La Cabaña is Seattle’s Central American Food Hub
On days of big soccer games, La Cabana owner Selvin Oseguera often takes phone calls from people of half a dozen Central American nationalities to reassure them that the game will be shown on TV at his restaurant. . Oseguera is Honduran, but the restaurant serves as a makeshift community center for people from all over Central America. And Oseguera couldn’t be happier about it.
before opening The shack (Greenwood, 606 N 105th St.; 206.420.7693) in 2015, Oseguera realized that no restaurant in Seattle served his home cooking or that of many of his Latin American friends. So he designed his menu to include tastes from all over Central America. The resulting cultural mix has the potential to be too much of a hassle, but Osegueras’ nearly three decades of experience in the local restaurant world makes La Cabana’s operation as smooth as sweet cream on the side of fried plantains.
TASTES OF HOME: Selvin Oseguera serves dishes in his restaurant that remind customers of their home cooking
At 21, Oseguera followed an older brother to Seattle and straight into the kitchen of Chinooks, where he started out as a dishwasher. Although he thought he would only stay in the United States for a few years, he rose through the ranks, experiencing nearly every job in the restaurant industry, from waiter to sous chef to manager, passing through the kitchens of a number of Seattle Restaurants, including Rays, Dukes, Palisade and Tutta Bella. It was only then that he, his wife, Elena, and his sister-in-law, Nancy Karina Cerrato, began planning their own home. While deciding on a kitchen for their restaurant, they looked at the Italian menu at Tutta Bellas and the Caribbean-centric food at Paseos and ultimately asked themselves: why don’t we make our own food? Friends from different Central American countries provided inspirational recipes, which they added to their own Honduran menu. Now, diners at La Cabana gather around thick, warm homemade tortillas that accompany most dishes and are also wrapped around a Salvadoran chicken stew with chayote, shredded Guatemalan beef in red sauce and a Nicaraguan steak topped with caramelized onions. Because there are still few restaurants that serve any of these dishes, anyone craving Central American comfort food comes to La Cabana. It can be a tough crowd. People come in and come back, says Oseguera. That tells me I’m doing it right.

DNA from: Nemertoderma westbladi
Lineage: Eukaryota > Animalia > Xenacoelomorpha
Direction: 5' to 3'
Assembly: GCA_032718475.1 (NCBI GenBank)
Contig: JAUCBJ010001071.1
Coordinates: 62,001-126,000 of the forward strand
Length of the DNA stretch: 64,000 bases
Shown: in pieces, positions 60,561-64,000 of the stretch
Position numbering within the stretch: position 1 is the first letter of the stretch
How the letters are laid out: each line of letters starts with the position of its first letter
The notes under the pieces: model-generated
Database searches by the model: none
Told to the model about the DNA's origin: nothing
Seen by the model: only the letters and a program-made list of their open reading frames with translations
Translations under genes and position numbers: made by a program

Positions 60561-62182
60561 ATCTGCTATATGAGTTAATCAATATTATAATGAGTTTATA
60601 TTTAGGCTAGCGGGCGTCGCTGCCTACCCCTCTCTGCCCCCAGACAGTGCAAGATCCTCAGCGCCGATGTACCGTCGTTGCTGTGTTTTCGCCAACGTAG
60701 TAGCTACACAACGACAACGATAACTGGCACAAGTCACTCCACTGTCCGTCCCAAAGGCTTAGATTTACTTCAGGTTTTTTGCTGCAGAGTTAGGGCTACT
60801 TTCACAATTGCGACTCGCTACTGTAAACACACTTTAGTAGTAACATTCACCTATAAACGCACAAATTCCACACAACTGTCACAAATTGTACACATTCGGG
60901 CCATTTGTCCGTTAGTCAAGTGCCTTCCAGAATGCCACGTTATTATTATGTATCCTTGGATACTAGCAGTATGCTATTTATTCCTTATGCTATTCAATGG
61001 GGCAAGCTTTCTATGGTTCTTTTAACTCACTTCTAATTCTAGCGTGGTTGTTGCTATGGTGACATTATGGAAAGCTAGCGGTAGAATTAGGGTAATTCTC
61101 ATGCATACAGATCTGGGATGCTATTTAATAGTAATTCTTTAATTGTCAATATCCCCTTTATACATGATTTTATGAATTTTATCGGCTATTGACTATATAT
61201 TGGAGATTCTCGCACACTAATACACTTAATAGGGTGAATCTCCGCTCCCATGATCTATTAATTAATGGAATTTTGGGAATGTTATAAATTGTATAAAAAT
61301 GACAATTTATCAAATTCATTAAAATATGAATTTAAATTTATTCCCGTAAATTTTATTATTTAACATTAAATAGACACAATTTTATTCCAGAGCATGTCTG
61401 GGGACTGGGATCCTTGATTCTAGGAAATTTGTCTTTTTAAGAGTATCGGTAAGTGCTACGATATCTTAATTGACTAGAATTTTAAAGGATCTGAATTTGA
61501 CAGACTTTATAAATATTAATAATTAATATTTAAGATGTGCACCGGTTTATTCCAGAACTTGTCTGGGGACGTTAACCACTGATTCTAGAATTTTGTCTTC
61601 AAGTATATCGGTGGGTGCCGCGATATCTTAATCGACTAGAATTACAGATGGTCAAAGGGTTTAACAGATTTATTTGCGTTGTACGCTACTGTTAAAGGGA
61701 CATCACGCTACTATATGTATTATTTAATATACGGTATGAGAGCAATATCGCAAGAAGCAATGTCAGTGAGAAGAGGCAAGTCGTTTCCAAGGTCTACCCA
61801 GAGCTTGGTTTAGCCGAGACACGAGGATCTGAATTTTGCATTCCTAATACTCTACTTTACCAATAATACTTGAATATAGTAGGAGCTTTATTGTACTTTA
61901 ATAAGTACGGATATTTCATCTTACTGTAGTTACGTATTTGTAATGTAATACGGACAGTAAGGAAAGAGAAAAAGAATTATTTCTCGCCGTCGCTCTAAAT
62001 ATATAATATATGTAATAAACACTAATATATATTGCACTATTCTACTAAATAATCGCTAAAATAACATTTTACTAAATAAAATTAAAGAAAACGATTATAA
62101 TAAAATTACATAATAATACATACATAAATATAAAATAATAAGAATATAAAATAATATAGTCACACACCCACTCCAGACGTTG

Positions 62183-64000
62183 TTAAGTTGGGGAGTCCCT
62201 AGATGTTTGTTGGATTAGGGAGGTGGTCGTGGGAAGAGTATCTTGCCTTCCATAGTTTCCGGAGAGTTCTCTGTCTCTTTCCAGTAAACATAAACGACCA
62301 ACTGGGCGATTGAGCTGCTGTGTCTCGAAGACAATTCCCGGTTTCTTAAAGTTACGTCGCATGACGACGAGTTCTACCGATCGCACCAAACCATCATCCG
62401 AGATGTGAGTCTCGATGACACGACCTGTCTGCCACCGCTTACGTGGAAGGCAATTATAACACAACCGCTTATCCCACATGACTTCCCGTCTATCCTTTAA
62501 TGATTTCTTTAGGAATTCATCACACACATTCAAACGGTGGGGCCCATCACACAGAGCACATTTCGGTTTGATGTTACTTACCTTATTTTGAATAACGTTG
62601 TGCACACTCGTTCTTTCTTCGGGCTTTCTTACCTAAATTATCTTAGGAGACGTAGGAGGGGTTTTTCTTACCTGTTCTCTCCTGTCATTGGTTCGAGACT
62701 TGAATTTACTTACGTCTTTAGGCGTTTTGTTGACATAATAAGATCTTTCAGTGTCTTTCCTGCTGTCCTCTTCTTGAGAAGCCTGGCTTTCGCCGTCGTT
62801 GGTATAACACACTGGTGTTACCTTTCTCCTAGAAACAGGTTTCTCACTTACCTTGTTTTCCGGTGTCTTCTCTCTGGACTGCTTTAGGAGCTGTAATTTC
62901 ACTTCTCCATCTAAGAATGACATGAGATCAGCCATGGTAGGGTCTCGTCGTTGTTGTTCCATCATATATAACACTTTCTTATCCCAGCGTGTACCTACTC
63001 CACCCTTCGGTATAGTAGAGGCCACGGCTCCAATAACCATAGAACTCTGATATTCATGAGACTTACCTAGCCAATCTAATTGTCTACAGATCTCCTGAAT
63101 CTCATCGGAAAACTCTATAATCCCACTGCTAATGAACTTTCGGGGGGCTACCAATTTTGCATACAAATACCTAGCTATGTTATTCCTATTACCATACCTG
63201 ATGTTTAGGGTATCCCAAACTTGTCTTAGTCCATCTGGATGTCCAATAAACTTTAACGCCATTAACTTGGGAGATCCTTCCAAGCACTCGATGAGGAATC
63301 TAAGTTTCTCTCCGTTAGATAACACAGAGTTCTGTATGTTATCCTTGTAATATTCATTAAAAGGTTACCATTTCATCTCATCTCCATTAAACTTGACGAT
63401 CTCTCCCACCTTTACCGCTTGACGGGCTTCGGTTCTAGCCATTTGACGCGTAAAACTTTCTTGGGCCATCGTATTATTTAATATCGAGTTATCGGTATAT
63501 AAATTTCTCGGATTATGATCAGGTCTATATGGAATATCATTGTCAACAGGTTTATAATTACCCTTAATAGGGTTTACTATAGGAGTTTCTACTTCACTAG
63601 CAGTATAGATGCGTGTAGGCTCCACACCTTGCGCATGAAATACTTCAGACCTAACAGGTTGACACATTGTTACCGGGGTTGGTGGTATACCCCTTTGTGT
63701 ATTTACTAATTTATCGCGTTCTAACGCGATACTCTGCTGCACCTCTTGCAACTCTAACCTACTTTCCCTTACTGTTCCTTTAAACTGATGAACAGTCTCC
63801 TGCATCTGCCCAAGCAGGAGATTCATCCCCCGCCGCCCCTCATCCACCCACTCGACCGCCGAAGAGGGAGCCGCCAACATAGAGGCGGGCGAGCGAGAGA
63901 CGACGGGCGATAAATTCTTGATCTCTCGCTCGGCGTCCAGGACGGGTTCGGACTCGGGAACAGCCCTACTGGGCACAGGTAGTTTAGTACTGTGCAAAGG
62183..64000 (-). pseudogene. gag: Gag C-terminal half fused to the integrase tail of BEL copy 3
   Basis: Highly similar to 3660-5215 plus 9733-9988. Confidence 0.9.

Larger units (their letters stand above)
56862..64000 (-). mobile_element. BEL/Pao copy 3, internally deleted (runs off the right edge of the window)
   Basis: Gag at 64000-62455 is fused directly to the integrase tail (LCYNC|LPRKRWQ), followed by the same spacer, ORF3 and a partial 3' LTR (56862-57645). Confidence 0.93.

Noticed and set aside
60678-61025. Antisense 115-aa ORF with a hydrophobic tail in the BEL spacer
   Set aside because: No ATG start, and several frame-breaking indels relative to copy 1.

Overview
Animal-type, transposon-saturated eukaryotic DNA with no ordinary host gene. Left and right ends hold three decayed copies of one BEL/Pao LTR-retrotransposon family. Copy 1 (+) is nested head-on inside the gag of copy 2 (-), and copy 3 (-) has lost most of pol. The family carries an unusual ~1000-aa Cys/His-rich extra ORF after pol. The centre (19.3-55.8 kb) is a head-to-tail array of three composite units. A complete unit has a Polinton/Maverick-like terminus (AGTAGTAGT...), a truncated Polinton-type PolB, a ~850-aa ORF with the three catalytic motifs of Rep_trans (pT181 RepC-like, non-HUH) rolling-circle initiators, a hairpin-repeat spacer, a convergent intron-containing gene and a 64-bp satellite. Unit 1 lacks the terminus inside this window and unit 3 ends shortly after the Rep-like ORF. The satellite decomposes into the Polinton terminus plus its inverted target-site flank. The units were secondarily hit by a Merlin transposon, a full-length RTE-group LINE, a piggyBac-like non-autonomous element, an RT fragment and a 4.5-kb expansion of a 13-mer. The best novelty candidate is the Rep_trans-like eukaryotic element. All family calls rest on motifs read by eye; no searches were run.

Osegueras’ wife, Elena, introduced him to this Honduran specialty when they first met. Wanting to make him a dish from home (she and Oseguera are from the same town), she landed on this dish of pulled meat, but it turns out he’d never had one before! He thinks salpicon may have become popular after she left Honduras (she arrived in the US 12 years after her arrival), but it’s now one of his favorite dishes.
The key to making salpicon, he says, is to taste as you go. It’s a little different each time, he says, so checking the seasonings helps get the flavor right.
To note: In restaurants, this dish is made with beef shank, a huge, lean and tough cut that rots after long cooking. We have replaced the round eye in this version for home crafting.
2 pounds round bull’s eye, cut into 2-inch pieces
2 cups of water
2 bay leaves
2 cloves garlic
11/2 tablespoons Johnnys Seasoning Salt
1 teaspoon granulated garlic
1/2 small white onion, diced
1/4 cup chopped cilantro
3 limes, juice
1 teaspoon of salt
Ground black pepper, as needed
1. Place the beef in a pressure cooker with 2 cups water, bay leaves, garlic cloves and granulated garlic, and Johnnys Seasoning Salt. Cook for 20 minutes on high pressure, followed by 15 minutes of natural pressure release. Remove the meat, place it on a cutting board and let cool. When the meat is cool enough to handle, chop it finely. Mix the meat with the onion, cilantro, lime juice and salt. Taste and add more lime, salt and pepper as needed.
2. Serve in tacos, wrapped in tortillas or with rice and beans, topped with diced radishes.